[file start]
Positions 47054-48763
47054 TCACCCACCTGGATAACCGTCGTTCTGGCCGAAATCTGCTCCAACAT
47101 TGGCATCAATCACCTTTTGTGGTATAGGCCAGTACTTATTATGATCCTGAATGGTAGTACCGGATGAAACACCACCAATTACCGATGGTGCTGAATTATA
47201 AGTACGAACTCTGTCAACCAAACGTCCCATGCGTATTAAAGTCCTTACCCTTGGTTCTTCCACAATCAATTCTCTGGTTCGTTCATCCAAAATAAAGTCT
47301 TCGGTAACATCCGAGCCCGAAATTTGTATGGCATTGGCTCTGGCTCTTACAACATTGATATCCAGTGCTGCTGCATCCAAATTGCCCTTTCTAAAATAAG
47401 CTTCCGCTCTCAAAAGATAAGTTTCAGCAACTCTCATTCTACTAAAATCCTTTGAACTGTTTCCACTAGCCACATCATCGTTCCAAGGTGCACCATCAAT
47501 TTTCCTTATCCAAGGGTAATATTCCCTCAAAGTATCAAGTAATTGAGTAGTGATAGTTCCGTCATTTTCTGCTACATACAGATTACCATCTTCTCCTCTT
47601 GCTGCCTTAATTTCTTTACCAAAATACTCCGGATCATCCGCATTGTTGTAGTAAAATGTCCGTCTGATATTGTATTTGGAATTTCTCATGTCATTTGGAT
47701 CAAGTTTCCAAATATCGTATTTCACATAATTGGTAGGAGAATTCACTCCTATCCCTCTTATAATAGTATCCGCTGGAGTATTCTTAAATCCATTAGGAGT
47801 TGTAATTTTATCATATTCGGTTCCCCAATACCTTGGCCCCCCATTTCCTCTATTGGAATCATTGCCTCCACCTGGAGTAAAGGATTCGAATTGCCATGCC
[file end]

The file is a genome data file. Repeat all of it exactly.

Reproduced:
Positions 47054-48763
47054 TCACCCACCTGGATAACCGTCGTTCTGGCCGAAATCTGCTCCAACAT
47101 TGGCATCAATCACCTTTTGTGGTATAGGCCAGTACTTATTATGATCCTGAATGGTAGTACCGGATGAAACACCACCAATTACCGATGGTGCTGAATTATA
47201 AGTACGAACTCTGTCAACCAAACGTCCCATGCGTATTAAAGTCCTTACCCTTGGTTCTTCCACAATCAATTCTCTGGTTCGTTCATCCAAAATAAAGTCT
47301 TCGGTAACATCCGAGCCCGAAATTTGTATGGCATTGGCTCTGGCTCTTACAACATTGATATCCAGTGCTGCTGCATCCAAATTGCCCTTTCTAAAATAAG
47401 CTTCCGCTCTCAAAAGATAAGTTTCAGCAACTCTCATTCTACTAAAATCCTTTGAACTGTTTCCACTAGCCACATCATCGTTCCAAGGTGCACCATCAAT
47501 TTTCCTTATCCAAGGGTAATATTCCCTCAAAGTATCAAGTAATTGAGTAGTGATAGTTCCGTCATTTTCTGCTACATACAGATTACCATCTTCTCCTCTT
47601 GCTGCCTTAATTTCTTTACCAAAATACTCCGGATCATCCGCATTGTTGTAGTAAAATGTCCGTCTGATATTGTATTTGGAATTTCTCATGTCATTTGGAT
47701 CAAGTTTCCAAATATCGTATTTCACATAATTGGTAGGAGAATTCACTCCTATCCCTCTTATAATAGTATCCGCTGGAGTATTCTTAAATCCATTAGGAGT
47801 TGTAATTTTATCATATTCGGTTCCCCAATACCTTGGCCCCCCATTTCCTCTATTGGAATCATTGCCTCCACCTGGAGTAAAGGATTCGAATTGCCATGCC